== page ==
Christmas and New Year were a little different to most of our previous years celebrations. I seem to remember we visited the camp, and then went with another couple to their rented accommodation for Christmas Dinner. At that time there was about four couples from the RAF living in rented rooms in crofts not far from the station. We would meet in each other’s accommodation from time to time for a chat, smoke and may be a meal. We all seemed to smoke hand rolled ‘fags’ at that time so someone was always rolling the next cigarette to hand round. Once in a while the RAF would run a liberty bus to Stornoway for the airman on the station. They could also travel on the bus that most days went to meet the boat for those travelling to and from the mainland. Personnel on the station found many things to occupy their time. There was a boat that could be taken out to sea to fish. One could of course fish in the lochs for trout, etc. A couple of the lads took up scuba diving and brought scallops, clams and lobsters up from the deep. Much of their time was spent playing board games and cards.
From time to time Mrs Mackay would leave to stay with her relatives on Bernera or her daughter Jessie. On these occasions we would look after the dog, chickens and the bullock. The dog, having no work to do, would herd the chickens, one by one at a time, out of the hen house. He would then put them all back, one by one. Needless to say, we didn’t get as many eggs as we might have done. The bullock had been brought back, from an island in the loch, for the winter and housed in the byre. One of our jobs, when Mrs Mackay was away, was to let the bullock out onto the moor to graze. He had been treated as a pet by Murdanie when a calf. Having been kept in the byre most of the time, due to bad weather, he was full of fun when let out. He would charge up the lane and bash the next peat stack, then turn around and rush up to you to “play”. It was very nerve wracking and difficult to avoid getting a prod with a horn. We learnt a few things from Mrs Mackay. She made great drop scones, crowdie, jam, and wonderful marag dubh and marag geal. She even made me a haggis on one occasion.
Early in the New Year we discovered we were to become parents. Hilary started knitting and I crocheted a shawl during our evenings around the fire. Hilary went once to Stornoway Hospital and afterwards was visited by the local District Nurse. The Nurse had done her training in Glasgow and she had some remarkable tales to tell of her experiences there.
Life in Aird
In June Alec Gumbrecht, another RAF person, came near to the end of his eighteen-month tour. He and his wife had rented rooms from John [An Geal] and Maggie Maclennan at Aird Uig and with his help we negotiated a move from Linshader to Aird Uig. Mrs. Maclennan did not seem to think it was a problem that Hilary was pregnant and that the baby would arrive in September. We would still have six months of our tour to complete at that time. We were sad to leave Linshader as Mrs Mackay was such a nice person, but the travelling was a bit excessive.
At Aird Uig we had one living room and a bedroom and the use of the bathroom. We also had the use of the kitchen at the other end of the house. We supplied our own fuel for the fire in our lounge but could use their peat for the Rayburn range to cook on, etc. I can’t remember what the rent was but it included the electricity and the kitchen fuel. Mrs. Maclennan was always worried that we were using too much electricity. As well as our selves and Mr and Mrs Maclennan their son, John Angus lived in the house. One of our jobs was to look after and clean the public telephone that was located in the entrance porch. On our recent visit we noticed it still is.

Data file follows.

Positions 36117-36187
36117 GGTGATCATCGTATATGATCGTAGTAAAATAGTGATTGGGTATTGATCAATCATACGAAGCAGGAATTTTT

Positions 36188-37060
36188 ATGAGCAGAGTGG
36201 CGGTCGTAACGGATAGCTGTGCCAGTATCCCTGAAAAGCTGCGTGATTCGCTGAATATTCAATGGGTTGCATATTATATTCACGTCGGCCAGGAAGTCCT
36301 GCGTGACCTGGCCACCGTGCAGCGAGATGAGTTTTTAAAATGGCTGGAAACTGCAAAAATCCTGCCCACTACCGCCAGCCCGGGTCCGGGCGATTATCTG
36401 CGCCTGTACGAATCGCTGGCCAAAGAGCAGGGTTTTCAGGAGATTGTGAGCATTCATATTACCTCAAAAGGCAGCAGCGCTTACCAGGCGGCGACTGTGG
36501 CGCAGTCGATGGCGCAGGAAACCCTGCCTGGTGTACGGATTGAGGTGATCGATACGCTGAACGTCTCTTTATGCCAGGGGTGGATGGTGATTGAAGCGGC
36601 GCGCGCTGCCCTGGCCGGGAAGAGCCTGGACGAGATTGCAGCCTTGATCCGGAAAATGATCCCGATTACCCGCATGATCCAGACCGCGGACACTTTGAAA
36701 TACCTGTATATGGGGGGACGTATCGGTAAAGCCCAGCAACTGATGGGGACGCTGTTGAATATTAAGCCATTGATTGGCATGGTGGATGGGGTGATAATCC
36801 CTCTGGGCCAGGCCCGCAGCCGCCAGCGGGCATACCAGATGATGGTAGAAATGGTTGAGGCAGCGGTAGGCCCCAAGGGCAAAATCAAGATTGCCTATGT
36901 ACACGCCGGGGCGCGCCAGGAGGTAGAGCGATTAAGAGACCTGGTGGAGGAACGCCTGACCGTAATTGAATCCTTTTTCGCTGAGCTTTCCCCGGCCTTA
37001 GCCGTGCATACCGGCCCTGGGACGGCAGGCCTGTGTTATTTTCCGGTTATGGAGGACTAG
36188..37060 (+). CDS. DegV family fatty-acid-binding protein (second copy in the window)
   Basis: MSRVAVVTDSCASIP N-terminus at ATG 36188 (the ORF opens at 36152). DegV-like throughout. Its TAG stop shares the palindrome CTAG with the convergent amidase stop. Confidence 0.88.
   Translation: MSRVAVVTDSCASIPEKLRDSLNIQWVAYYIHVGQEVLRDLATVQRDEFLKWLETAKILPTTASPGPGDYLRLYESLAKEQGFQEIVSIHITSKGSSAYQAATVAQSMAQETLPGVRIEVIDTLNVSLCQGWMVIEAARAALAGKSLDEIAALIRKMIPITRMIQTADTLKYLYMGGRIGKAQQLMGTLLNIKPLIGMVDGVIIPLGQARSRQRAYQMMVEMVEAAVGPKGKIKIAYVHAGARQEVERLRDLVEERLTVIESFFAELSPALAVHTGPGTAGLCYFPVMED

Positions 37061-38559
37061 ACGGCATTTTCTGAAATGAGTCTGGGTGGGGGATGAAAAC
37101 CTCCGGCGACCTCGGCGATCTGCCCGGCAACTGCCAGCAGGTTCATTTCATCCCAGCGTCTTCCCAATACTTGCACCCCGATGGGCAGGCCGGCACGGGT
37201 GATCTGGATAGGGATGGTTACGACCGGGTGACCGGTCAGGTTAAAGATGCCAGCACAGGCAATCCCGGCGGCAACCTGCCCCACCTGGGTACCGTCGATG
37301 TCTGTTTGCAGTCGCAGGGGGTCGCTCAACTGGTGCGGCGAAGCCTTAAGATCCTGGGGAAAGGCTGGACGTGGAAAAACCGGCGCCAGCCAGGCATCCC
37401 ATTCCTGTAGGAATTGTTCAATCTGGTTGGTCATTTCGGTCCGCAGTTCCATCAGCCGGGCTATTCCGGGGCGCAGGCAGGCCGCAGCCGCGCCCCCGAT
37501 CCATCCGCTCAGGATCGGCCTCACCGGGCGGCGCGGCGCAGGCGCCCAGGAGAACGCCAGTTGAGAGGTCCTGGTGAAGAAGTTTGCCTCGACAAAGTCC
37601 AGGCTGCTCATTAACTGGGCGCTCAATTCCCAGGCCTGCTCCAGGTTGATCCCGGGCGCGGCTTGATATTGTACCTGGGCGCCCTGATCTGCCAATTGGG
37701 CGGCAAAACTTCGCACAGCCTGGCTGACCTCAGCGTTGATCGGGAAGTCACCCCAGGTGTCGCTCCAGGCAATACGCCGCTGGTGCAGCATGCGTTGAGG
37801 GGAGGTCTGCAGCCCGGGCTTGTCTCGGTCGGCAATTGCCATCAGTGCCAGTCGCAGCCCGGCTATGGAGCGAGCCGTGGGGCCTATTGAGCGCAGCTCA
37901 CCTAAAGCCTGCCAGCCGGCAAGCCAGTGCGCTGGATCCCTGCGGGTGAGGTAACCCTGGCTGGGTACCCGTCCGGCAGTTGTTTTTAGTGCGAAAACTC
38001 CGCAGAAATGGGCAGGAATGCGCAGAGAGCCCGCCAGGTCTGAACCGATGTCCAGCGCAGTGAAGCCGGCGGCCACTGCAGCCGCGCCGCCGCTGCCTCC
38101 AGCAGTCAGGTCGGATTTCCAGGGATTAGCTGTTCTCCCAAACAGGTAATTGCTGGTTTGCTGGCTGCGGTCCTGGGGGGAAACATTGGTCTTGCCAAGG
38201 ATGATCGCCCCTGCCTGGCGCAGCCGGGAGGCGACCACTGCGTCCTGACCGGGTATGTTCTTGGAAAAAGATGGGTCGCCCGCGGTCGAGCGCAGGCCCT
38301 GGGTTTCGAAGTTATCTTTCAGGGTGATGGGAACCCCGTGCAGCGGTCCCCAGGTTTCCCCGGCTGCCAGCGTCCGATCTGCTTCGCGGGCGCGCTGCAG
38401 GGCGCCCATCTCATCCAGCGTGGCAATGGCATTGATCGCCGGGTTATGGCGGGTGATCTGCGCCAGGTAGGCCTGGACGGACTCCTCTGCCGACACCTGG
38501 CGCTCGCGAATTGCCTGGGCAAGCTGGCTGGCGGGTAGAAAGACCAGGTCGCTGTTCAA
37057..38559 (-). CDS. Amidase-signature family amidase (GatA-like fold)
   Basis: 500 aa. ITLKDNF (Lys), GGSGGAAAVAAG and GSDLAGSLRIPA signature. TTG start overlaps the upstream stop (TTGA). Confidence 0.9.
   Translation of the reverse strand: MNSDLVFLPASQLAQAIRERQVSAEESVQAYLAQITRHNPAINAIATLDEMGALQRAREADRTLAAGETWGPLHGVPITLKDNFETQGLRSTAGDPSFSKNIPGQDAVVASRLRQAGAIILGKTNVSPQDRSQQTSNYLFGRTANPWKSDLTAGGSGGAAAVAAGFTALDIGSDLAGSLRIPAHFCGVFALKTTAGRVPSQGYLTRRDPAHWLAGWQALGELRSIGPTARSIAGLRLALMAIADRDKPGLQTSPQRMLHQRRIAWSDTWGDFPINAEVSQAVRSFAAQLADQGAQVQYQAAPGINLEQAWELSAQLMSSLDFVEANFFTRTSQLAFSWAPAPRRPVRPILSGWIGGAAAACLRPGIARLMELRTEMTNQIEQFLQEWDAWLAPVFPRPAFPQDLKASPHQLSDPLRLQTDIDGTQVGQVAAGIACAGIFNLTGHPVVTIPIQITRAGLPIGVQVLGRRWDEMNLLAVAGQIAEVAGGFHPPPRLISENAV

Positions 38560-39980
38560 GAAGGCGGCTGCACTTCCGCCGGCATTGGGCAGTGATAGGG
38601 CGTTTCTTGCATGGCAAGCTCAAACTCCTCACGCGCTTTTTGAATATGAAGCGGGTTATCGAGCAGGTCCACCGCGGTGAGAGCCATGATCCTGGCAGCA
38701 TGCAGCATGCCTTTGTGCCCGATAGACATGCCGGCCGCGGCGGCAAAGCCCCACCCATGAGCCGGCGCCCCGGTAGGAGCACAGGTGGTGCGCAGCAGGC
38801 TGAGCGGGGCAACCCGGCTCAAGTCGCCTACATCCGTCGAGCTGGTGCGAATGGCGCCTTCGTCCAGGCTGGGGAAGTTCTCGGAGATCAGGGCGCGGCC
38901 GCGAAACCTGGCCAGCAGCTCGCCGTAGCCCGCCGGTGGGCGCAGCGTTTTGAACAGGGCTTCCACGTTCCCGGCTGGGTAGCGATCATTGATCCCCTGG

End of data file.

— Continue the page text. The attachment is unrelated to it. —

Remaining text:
Our bedroom was at the back of the house. Behind the house was the byre, which had a room for the tweed loom, right outside my bedroom window. The other end of the byre housed a cow. When I came off watch after a night shift my sleep was not always peaceful. First Maggie would take the cow out through the alley between the byre and my bedroom. Apart from the “mooing” it was not always the sweetest smelling cow. Later Maggie would go into the loom room to start the bobbin-winding machine, usually just after I had dropped off to sleep. Later John would come out and start weaving. You will all know that the “clack, clack” of the loom is not the most restful thing to have outside your bedroom window.
Sunday was different for us. The Maclennans would go to church. Usually Maggie would have boiled her Sunday mutton on Saturday night and on Sunday she would ask Hilary to put it into the oven to brown for their lunch after church. We were somewhat restricted on Sundays. For example, we were asked not to have the radio on. It was a very quite day. On occasions there would be “meeting” held in the house. At these times we would be restricted to our own rooms. We found the style of hymn singing at these meetings fascinating, and by our standards, most unusual.
We had the privilege of being invited to John Angus’s wedding in Stornoway. This was a big event with about four hundred people attending. I happened to have tape recorder and John Angus asked if I could record the wedding for him. In consequence we were seated at the top table with tape recorder. I think most of the other guests wondered who on earth we were. One of the interesting things was that people would get up and sing, usually without prior announcement, as far as we could tell. Needless to say all the songs were in Gaelic and some of them were very beautiful.
Eventually September came. Hilary went into labour while I was on duty on the camp and I had some difficulty getting away. We called the District Nurse and the three of us started out for Stornoway Hospital. Every few miles the nurse got worried that things were progressing too fast and we might have to deliver the baby behind a peatstack on route. We arrived at the hospital and I left Hilary, not expecting anything to happen too soon. I returned to duty on the station and later went to bed. The next day I discovered that a baby boy was born within half an hour of my leaving. I was in serious trouble for not ringing up earlier for news and to see how she was. About a week later we brought Mark back to Aird Uig. Hilary found it difficult to get organised due to the domestic arrangements and also need to be treated by Dr. Matheson for some time. She will tell you that he always warmed his hands before examining her.
About March the following year my tour at Aird Uig came to an end. We packed our worldly goods and baby into the car. Having said good by to all our friends and acquaintances we set off for Stornoway and the boat to the mainland. It took two days for us to reach our home in the south of England. We never forgot our stay on the island and have just revisited fifty years later. But that’s another story.